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Coach Dave Scott-Thomas keeps an eye on the course as members of Guelph's Speed River track and field club workout, on Sept. 21, 2011.

Moe Doiron/The Globe and Mail

Athletics Canada has banned former University of Guelph and Olympic team track coach Dave Scott-Thomas for life from the sport.

Once among Canada’s most respected and powerful athletics coaches, Mr. Scott-Thomas was dismissed by the University of Guelph last December after a student athlete at the school lodged a code-of-conduct complaint against him.

In February, a Globe and Mail investigation reported that Mr. Scott-Thomas had an alleged sexual relationship with a student athlete dating back to 2002, and had fostered a toxic sporting culture in his university program spanning many years.

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The report also revealed that the University of Guelph was made aware of the alleged relationship and had investigated in 2006, but did little to punish its star coach. Athletics Canada, the country’s track and field governing body, was also made aware of his actions in 2006, but continued hiring him as a national team coach.

After The Globe report was published, Athletics Canada asked its independent commissioner to investigate Mr. Scott-Thomas, and its own past dealings with the coach.

Mr. Scott-Thomas led University of Guelph teams to 37 track and cross-country titles. He received more coach of the year awards than anyone in Canadian university history. Mr. Scott-Thomas has coached Olympians, and was a member of the 2016 Rio Games staff, as well as a head coach for Canada at international competitions.

Mr. Scott-Thomas was provisionally suspended on Jan. 26 while the commissioner investigated the claims.

Through his lawyer, Mr. Scott-Thomas said the allegations in The Globe’s investigative report were “unsubstantiated and inaccurate.” Repeated attempts by The Globe to contact Mr. Scott-Thomas have gone unanswered.

The University of Guelph has said it is conducting its own internal investigation of Mr. Scott-Thomas, but has yet to reveal its findings. Last month, more than 200 faculty and staff sent a letter to the school’s president demanding transparency and an independent review of the university’s handling of Mr. Scott-Thomas. Franco Vaccarino, the University of Guelph’s president, would not commit to a third-party inquiry.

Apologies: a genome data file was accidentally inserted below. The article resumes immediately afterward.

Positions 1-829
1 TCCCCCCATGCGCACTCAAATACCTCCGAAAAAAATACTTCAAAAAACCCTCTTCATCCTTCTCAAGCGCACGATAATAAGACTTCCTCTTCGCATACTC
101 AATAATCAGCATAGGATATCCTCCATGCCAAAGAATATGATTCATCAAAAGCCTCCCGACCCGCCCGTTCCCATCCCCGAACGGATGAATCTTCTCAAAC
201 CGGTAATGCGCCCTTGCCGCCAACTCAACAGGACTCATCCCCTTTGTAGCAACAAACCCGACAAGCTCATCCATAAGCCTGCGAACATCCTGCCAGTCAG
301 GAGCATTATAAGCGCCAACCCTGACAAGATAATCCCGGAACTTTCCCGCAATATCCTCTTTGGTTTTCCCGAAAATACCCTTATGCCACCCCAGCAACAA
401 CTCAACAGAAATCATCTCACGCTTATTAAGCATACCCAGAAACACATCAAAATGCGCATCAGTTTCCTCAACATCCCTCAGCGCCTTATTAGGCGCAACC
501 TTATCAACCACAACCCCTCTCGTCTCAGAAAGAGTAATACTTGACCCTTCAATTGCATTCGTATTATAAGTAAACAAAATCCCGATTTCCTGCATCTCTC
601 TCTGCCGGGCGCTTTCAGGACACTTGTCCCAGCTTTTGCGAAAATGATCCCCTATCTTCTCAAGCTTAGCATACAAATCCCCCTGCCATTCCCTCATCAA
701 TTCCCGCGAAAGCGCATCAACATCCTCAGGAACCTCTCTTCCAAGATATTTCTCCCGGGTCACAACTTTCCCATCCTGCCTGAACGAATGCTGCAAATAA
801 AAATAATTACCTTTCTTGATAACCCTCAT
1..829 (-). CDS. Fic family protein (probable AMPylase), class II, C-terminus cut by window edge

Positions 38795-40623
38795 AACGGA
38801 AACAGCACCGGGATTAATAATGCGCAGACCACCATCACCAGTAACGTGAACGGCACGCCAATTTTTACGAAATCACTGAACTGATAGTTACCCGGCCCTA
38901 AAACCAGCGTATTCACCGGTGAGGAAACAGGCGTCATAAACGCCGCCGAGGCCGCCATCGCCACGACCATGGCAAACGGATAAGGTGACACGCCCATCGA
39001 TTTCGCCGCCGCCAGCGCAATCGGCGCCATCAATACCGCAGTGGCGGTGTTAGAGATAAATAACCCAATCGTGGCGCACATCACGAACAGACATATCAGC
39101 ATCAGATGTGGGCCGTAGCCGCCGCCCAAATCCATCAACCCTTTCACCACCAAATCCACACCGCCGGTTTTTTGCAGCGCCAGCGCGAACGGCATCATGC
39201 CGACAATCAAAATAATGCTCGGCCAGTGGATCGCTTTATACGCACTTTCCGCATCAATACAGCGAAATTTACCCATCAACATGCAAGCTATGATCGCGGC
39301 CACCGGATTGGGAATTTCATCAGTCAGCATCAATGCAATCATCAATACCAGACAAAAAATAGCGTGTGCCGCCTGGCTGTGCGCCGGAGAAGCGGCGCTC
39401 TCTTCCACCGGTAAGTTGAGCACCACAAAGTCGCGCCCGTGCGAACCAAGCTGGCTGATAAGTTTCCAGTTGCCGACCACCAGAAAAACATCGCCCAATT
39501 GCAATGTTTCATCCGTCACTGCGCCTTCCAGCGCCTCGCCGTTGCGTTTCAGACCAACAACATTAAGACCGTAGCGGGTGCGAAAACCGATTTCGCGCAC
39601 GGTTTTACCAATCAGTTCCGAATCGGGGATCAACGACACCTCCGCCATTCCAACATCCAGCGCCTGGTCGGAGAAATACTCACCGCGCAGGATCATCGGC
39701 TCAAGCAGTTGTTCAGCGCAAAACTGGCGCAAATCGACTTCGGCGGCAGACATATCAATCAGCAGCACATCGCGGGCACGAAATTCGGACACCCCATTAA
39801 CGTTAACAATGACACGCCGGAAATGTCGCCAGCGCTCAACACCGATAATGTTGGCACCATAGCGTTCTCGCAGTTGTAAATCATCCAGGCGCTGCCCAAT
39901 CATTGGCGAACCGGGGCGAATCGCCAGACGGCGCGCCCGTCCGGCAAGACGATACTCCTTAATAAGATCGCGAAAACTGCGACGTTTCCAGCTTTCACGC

When asked for comment on the lifetime ban, a representative of the University of Guelph said in an e-mail that the school does not comment on decisions made by other organizations. The representative also said the university’s investigation is ongoing.

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Athletics Canada’s chief executive officer, David Bedford, told The Globe in an e-mail that “Mr. Scott-Thomas has received the maximum penalty” it can impose in being barred from coaching at any level within Canada for life. He said Mr. Scott-Thomas could still coach individual athletes or clubs not sanctioned by Athletics Canada, and could coach in another country.

“We only have jurisdiction within Canada, and within Athletics Canada’s membership. We have informed both World Athletics and the Athletics Integrity Unit, per the commissioner’s order,” Mr. Bedford said. “We have also informed the government of Canada, the Coaching Association of Canada, and all AC branches per the commissioner’s order.”

The lifetime ban means Mr. Scott-Thomas will not be able to coach top-level Canadian athletes of any age, or at Athletics Canada-sanctioned clubs. Mr. Scott-Thomas was the founder of Speedriver Track and Field Club, which became Canada’s top club. In partnership with the University of Guelph, Speedriver transformed the city of Guelph into the epicentre of running in Canada. The club dissolved earlier this year. The University of Guelph’s track and field program is now coached by Jason Kerr, one of Mr. Scott-Thomas’s former assistants.

The terms of the ban allow Mr. Scott-Thomas to attend running events as a spectator if his children are competitors. He will also be able to attend any event after 2025 at the end of a five-year spectator ban. Athletics Canada declined to comment on why these terms were allowed. The commissioner who conducted the investigation and meted out Mr. Scott-Thomas’s punishment, Frank Fowlie, deferred to Athletics Canada for comment.

Athletics Canada did not provide a detailed report from the commissioner, releasing only a one-page notice of Mr. Scott-Thomas’s lifetime ban.

The organization also declined to say if any other Athletics Canada staff would be reprimanded in connection with the matter.

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Mr. Bedford, Athletics Canada’s CEO, told The Globe that Mr. Scott-Thomas will not appeal the ban, but declined to elaborate. The organization also said it will mandate new training measures for all coaches and staff, and run police checks on anyone in a leadership position.

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